This sentence can be regarded as existential but not possessive because 1) it can answer an existential question: Is there a bath in the room? Yes, the room has a bath; 2) it cannot be paraphrased by other possessive verbs, cf.: ?The bath belongs to the room. The reason for to have to lose the meaning of possession is that the subject of the sentence is expressed by the name of non-human object. If the subject is expressed by a name of a human being the verb expresses a possessive meaning: John has a motorcar, They have a summer cottage. It's evident that such sentences cannot answer existential questions. The Russian verb imet' (to have) unlike its English counterpart can be used only with names of human beings and the sentence corresponding to (8) is existential, cf.: The room has a bath. V komnate est' vanna. (= There is a bath in the room). To give a literal translation using the verb imet' is grammatically incorrect, cf.: *Komnata imeet vannu. (= The room has a bath).
Sometimes verbs that are not possessive can acquire a possessive meaning. For example, the verb carry is usually used to denote movement like in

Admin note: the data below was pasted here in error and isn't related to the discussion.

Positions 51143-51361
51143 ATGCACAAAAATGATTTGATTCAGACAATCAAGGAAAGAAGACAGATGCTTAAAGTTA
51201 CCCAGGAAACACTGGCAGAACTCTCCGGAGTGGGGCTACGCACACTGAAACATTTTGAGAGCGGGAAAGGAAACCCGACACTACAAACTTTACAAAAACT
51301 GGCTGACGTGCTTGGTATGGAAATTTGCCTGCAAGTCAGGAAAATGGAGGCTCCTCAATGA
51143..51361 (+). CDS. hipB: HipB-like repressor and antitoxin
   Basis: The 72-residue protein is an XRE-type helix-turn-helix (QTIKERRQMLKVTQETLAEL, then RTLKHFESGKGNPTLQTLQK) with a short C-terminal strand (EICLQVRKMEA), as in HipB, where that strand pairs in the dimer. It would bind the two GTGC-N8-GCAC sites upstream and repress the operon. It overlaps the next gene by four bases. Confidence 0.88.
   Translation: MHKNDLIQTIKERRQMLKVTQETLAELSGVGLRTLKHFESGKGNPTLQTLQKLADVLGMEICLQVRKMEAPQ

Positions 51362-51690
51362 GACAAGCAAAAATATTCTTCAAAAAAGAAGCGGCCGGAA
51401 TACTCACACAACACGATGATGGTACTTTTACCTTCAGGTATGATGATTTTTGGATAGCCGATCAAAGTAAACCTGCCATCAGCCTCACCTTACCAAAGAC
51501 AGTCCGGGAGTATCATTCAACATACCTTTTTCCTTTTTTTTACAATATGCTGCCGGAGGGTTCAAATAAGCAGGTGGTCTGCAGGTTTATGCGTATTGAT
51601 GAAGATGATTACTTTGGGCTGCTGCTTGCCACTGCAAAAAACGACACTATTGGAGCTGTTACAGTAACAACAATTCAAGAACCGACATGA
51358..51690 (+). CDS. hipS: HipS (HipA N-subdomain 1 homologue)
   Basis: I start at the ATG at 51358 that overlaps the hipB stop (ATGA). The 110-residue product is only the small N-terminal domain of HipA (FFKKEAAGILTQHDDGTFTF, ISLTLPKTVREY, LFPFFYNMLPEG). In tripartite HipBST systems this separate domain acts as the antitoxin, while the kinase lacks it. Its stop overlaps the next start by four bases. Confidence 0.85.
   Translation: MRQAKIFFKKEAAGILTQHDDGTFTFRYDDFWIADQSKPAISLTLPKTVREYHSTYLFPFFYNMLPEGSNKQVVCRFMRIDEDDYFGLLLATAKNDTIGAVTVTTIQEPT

but in (10) it is used as a possessive verb, cf.:
We can distinguish the following grammatical distinctions of the verb to carry being a possessive verb and (10) being a possessive sentence. 1) The verb to carry in (10) doesn't form an opposition with the verbs from the same semantic group, i.e. verbs denoting motion, movement, for example, with the verbs to drive, to cart. Cf.: The loader drives (carts) a box and *The comma drives (carts) a functional load. 2) (10) doesn't admit of the adverbial modifiers characteristic of actional structures. Cf.: Where does the loader carry a box? To the storehouse and *Where does the comma carry a functional load? 3) The verb to carry in (10) can be replaced by the verbs with possessive meaning, cf. The comma has a functional load. In (9) such replacement is hardly possible, cf.: ?The loader has a box. Thus the verb to carry changes its meaning in accordance with the meaning of the arguments: in the structure with the human subject (loader) and object expressed by the class noun (box) the actional meaning of the verb is activated; in the structure with the inanimate subject (comma) and object expressed by the abstract noun (functional load) the possessive meaning of the verb is activated.